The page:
I’m a stubborn goat and figured I would wait a day or so to see if it cleared up, but truth was, I was getting worse by the hour. By that afternoon, with a high fever and a splitting migraine that wouldn’t ease, my girlfriend took me to see my doctor. I didn’t like the woman. Never had. My family doctor since childhood and someone I would only go to see in case of emergency. Why didn’t I like her? I’ll tell you. Besides the continuously long line of wrong diagnosis and oddly condascending comments, when I was 18 she told me my knees were fat. I mean really, who says that in the first place-and about someones knees to boot? Sure lady, I’m 5’4, 115 lbs, fit as a fiddle, and a former dancer with the National Ballet of Canada, but my knees are obese. What a total moron. My left knee has one scar on it from having some rocks removed surgically one day after a particularly rough day of sliding into base as a kid, but other than that my knees are perfectly normal thanks and goodnight. For most of my adult years since that day I held a knee grudge and boycotted her completely, much preferring the peace and quiet of resorting to my own natural Eastern remedies. This was different. I needed help. Every inch of my body was throbbing. I could hardly keep my eyes open, and the pain in the back of my skull was getting so intense that I could hardly speak. My head was inside a vice. It really hurt. I usually have a high pain tolerance, but this was excrutiating. Pain like nothing I had ever felt before. I knew I was in trouble. I would have to go and see the ignoramus.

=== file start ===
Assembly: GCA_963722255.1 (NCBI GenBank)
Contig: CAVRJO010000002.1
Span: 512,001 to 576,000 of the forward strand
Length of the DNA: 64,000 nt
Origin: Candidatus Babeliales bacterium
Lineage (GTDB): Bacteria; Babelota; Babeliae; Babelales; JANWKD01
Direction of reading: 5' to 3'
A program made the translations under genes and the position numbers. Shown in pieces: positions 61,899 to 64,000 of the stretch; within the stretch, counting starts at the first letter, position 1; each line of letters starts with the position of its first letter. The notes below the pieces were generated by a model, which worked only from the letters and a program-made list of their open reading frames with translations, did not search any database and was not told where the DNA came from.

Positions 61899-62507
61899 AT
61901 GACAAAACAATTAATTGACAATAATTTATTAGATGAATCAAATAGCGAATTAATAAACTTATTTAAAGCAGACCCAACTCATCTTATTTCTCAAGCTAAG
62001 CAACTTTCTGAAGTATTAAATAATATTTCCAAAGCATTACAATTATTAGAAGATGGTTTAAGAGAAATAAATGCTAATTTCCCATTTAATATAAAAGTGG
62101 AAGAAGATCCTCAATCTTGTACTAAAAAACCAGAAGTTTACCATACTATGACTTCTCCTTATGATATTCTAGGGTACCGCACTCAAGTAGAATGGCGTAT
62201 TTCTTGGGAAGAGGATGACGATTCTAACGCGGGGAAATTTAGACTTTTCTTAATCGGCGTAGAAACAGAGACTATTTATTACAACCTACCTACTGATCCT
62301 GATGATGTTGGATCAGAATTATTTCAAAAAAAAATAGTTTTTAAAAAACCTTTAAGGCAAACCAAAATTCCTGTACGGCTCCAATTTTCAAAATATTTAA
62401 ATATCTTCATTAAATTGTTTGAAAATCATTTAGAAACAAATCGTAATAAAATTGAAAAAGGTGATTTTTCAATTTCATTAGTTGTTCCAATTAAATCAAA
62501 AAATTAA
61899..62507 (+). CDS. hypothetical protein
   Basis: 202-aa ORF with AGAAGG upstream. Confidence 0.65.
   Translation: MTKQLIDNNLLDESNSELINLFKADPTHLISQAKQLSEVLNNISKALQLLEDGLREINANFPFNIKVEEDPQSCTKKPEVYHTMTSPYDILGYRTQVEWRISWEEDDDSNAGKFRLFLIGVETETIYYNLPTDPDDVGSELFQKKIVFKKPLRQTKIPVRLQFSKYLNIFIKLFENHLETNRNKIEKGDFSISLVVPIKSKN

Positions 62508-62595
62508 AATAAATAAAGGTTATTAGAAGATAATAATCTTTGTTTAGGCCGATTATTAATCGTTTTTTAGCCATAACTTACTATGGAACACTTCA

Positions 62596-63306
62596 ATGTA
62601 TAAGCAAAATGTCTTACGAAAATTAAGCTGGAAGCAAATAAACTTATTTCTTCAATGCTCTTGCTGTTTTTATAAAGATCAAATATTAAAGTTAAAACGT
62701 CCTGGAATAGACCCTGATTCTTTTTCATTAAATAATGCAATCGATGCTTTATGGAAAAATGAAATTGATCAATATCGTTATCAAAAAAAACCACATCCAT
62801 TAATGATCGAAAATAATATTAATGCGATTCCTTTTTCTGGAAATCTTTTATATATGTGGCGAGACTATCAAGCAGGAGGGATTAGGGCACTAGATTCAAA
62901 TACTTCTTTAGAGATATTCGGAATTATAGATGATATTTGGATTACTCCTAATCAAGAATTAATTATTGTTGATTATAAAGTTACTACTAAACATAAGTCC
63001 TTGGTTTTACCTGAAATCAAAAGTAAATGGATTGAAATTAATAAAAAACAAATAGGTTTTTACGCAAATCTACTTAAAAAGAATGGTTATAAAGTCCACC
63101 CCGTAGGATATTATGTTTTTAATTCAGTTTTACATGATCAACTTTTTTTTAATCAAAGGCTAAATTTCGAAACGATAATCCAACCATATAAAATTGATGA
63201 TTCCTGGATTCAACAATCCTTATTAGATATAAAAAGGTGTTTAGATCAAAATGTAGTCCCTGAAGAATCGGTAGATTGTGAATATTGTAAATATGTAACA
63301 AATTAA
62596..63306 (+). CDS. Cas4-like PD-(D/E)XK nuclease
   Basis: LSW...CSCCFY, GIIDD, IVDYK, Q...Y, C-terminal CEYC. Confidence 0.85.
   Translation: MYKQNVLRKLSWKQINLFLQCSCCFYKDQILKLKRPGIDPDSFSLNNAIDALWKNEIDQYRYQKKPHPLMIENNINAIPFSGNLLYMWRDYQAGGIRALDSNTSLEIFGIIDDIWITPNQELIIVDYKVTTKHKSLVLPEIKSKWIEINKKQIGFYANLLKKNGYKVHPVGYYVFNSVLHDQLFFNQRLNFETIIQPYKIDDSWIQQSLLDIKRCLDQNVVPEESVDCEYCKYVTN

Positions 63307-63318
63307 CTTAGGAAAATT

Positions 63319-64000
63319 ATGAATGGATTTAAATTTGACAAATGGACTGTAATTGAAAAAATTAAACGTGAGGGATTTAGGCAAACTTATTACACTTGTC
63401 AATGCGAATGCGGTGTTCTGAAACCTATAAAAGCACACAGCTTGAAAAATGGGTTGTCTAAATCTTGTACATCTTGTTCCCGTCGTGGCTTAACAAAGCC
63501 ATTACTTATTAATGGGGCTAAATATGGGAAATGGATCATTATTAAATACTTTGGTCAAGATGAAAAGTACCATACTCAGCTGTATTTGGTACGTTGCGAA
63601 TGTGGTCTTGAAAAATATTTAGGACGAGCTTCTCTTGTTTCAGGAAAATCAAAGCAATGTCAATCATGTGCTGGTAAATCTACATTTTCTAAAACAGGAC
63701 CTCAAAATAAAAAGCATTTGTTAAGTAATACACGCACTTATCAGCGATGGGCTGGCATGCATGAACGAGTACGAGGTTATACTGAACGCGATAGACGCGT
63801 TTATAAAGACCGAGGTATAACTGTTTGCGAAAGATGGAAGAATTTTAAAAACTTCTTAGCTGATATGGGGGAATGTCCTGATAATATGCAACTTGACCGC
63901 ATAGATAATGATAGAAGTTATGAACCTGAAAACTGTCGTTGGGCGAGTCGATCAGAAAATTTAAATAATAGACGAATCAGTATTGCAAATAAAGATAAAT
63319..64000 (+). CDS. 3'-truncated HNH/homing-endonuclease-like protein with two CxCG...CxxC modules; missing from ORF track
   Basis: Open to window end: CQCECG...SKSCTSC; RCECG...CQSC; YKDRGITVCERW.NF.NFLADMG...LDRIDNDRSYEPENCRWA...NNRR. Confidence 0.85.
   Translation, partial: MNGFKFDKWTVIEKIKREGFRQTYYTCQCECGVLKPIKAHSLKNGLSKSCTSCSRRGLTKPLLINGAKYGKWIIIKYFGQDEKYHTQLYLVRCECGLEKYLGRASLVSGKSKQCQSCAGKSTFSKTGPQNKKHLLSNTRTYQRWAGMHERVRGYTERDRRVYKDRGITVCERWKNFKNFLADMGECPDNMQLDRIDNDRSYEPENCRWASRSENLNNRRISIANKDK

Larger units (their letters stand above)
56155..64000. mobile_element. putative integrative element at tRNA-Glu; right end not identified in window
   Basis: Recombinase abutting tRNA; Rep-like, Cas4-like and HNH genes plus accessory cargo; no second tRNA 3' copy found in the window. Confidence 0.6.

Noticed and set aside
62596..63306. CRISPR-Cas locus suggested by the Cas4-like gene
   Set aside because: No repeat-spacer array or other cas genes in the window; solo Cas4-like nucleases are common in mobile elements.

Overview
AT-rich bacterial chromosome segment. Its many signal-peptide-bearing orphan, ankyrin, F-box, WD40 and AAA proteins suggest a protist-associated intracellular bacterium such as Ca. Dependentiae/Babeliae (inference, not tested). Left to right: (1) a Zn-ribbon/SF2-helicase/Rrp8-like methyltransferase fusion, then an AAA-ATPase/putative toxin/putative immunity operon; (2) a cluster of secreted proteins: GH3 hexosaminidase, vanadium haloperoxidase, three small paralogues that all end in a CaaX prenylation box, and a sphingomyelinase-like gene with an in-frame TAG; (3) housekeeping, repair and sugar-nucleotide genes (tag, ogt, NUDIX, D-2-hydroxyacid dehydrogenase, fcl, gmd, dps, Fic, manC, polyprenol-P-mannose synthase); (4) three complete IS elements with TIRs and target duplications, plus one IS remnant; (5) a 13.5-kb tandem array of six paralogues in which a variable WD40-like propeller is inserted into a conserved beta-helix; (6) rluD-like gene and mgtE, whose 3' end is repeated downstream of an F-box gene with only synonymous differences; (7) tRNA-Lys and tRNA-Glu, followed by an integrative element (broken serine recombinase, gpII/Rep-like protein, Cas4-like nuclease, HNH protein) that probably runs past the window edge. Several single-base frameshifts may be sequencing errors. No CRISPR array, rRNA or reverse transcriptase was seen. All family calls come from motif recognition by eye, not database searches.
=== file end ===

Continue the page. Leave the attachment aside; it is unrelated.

Doc Moron’s solution? Flu medication. She had no idea what it was. Typical, and exactly the reason I’ve never been much of a fan of pharmaceuticals. Never any concrete answers. Don’t treat the root of the problem, just mask it with a pill and away you go. Ka-ching. Helpful diagnosis ignoramus. I’m sure it will do the trick. Not. At least she drew some of my blood for testing. Ok, i’ll give her some points for that one and crank up her status to semi-ignoramus.  Unfortunately I was about to discover that my extreme distaste for Doc Moron was really the least of my worries that day.